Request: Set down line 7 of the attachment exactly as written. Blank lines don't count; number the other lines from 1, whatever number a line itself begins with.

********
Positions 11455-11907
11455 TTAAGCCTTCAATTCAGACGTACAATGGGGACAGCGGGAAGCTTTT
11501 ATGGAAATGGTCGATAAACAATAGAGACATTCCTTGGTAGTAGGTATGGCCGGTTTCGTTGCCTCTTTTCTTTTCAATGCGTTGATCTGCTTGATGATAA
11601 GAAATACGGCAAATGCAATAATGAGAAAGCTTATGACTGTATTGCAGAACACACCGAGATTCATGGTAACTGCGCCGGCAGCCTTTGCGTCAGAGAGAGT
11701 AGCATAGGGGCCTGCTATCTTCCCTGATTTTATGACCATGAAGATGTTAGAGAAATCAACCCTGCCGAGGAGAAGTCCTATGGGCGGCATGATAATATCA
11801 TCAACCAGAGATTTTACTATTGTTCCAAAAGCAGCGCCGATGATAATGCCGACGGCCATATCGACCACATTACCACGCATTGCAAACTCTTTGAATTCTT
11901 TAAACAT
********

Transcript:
11901 TAAACAT